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Visualization and Computation for 21st Century Junior Engineers

Amy L. Throckmorton, Ph.D.
Department of Mechanical Engineering
School of Engineering


Background and Motivation

A paradigm shift is underway within our academic and educational communities challenging the prevailing philosophy that governs how educators effectively teach the engineers and leaders of tomorrow – a shift from traditional didactic teaching (instructor-centered) to learning-centered teaching (student-centered). Globally we have reached a new technological era where information is at our fingertips with a simple click of the mouse or press of a button; as a result, didactic teaching in which instructors act as gate keepers to fundamental knowledge is no longer the most effective way to educate our young adults. The role of the instructor has changed to one of a facilitator or catalyst to promote student learning through specifically targeted activities.

Classroom techniques that support active learning have become more popular with the use of technology. The use of technology in the classroom provides the means by which a student-centered model of education can be fostered with focus directly on the student while retaining full access to the didactic process. For example, studies have shown that visual learning techniques, such as the use of graphics, images, and animations, enable and enhance student learning. Such techniques allow engineers to communicate effectively about more complex projects and concepts. Many instructors have course web-sites either through their university systems or a web-site that they have independently created. This web-site or instructor-student interface may have a range of capabilities, including discussion boards, information storage, electronic exams, feedback surveys, and anonymous email for instructor feedback. Lectures can be recorded and now uploaded to these course web-sites for students to review when preparing for exams or completing assignments. Powerpoint slides can also be uploaded to this website in support of student learning. Instructors are increasingly using podcasting, a form of audio broadcasting using the internet, to bring the global world into the classroom. The use of Tablet PCs for classroom discussions and handheld electronic responders is on the rise to enhance student participation, interest, and active learning, especially in large class settings.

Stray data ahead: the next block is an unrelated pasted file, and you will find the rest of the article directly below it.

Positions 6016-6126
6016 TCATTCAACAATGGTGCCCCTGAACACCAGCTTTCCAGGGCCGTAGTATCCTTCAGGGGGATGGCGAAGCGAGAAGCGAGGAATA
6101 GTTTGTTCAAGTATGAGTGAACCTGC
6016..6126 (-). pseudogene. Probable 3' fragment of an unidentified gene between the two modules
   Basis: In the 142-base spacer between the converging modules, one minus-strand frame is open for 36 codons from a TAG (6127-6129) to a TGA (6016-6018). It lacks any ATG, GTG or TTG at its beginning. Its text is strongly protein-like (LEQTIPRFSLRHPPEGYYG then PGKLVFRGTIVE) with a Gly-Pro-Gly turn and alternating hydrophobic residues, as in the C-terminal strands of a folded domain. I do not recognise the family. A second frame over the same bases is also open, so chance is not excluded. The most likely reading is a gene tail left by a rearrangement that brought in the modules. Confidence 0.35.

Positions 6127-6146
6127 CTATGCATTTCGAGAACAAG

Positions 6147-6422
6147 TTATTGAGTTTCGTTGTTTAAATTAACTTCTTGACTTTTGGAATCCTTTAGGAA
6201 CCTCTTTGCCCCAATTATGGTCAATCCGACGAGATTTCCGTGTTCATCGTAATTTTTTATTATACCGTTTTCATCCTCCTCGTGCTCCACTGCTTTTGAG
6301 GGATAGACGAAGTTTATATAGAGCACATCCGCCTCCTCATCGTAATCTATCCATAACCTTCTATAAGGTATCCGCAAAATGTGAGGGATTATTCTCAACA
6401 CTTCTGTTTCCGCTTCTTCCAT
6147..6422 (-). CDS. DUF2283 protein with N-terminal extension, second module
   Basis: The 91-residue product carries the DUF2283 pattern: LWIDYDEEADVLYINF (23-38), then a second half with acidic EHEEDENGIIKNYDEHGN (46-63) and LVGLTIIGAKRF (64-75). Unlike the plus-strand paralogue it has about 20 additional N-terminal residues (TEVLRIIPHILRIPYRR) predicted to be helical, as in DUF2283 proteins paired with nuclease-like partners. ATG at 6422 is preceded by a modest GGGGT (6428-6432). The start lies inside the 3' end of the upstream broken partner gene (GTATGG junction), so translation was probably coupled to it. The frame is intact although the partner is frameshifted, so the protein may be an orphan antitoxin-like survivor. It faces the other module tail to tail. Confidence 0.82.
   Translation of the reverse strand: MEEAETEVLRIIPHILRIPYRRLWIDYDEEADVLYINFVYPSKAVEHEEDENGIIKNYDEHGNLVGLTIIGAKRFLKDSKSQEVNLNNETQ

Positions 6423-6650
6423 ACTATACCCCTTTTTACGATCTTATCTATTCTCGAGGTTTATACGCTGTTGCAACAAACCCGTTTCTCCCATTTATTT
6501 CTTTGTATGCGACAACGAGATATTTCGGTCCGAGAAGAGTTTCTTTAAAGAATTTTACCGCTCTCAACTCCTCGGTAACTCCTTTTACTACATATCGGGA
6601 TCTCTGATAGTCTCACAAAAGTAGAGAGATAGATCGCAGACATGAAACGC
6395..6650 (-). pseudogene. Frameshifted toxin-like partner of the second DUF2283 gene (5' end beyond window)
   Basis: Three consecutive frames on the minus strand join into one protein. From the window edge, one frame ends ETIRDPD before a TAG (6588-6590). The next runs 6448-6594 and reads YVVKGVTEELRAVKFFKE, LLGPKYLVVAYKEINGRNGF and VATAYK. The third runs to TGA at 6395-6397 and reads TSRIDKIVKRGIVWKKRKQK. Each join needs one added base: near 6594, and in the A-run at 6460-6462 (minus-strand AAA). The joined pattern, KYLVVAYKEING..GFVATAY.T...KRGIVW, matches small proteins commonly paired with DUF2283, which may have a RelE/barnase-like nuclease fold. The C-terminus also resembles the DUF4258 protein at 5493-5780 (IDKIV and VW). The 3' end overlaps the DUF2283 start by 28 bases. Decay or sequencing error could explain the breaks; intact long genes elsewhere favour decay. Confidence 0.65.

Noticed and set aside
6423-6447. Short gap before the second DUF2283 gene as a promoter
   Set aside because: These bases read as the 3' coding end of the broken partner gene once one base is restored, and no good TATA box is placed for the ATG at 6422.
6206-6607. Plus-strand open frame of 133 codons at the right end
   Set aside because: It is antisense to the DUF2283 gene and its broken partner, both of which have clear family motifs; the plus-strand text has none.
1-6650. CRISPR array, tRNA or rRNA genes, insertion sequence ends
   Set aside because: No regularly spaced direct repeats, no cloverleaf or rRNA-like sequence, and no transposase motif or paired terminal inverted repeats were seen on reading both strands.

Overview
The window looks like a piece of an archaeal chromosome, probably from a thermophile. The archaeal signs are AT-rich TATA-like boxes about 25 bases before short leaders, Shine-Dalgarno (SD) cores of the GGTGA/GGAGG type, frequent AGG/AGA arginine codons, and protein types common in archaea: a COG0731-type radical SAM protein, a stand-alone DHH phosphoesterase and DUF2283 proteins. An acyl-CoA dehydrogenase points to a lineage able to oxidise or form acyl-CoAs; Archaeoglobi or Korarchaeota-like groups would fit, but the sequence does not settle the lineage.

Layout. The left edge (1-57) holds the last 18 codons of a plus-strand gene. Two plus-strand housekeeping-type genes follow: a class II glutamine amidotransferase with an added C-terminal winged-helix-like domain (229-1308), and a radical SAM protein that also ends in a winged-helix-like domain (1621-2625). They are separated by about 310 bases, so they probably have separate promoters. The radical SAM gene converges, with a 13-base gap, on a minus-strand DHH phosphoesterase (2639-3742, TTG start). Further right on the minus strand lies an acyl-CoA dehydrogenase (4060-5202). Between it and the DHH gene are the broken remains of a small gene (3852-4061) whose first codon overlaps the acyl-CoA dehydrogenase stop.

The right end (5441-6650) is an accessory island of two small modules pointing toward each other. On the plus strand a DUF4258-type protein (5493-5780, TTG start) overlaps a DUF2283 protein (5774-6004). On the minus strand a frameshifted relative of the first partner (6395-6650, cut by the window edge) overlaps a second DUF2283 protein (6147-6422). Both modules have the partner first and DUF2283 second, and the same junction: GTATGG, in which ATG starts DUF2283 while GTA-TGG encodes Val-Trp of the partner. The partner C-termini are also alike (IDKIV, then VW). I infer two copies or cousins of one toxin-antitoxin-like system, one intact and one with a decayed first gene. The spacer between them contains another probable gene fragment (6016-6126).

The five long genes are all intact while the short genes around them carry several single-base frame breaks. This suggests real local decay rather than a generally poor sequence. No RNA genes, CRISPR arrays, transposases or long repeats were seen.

Another technique that is gaining widespread acceptance in engineering classrooms involves the use of screencasts (video screen captures) for novice software users and programmers. A screencast is a digital recording of a sequence of activities on a computer screen and may also have voice narration. These video tutorials provide the support structures or scaffolding from which the students are able to achieve the next stage of their development and master the software being studied. New products, such as Camtasia Studio (Techsmith Corporation), allow for user-friendly screencast generation with web-based delivery in a multitude of formats, such as Windows Media Play, AVI, and Macromedia Flash. These video tutorials can be viewed as streaming or downloaded for later viewing; students benefit even more by having this continuous mobile access due to the downloading capabilities.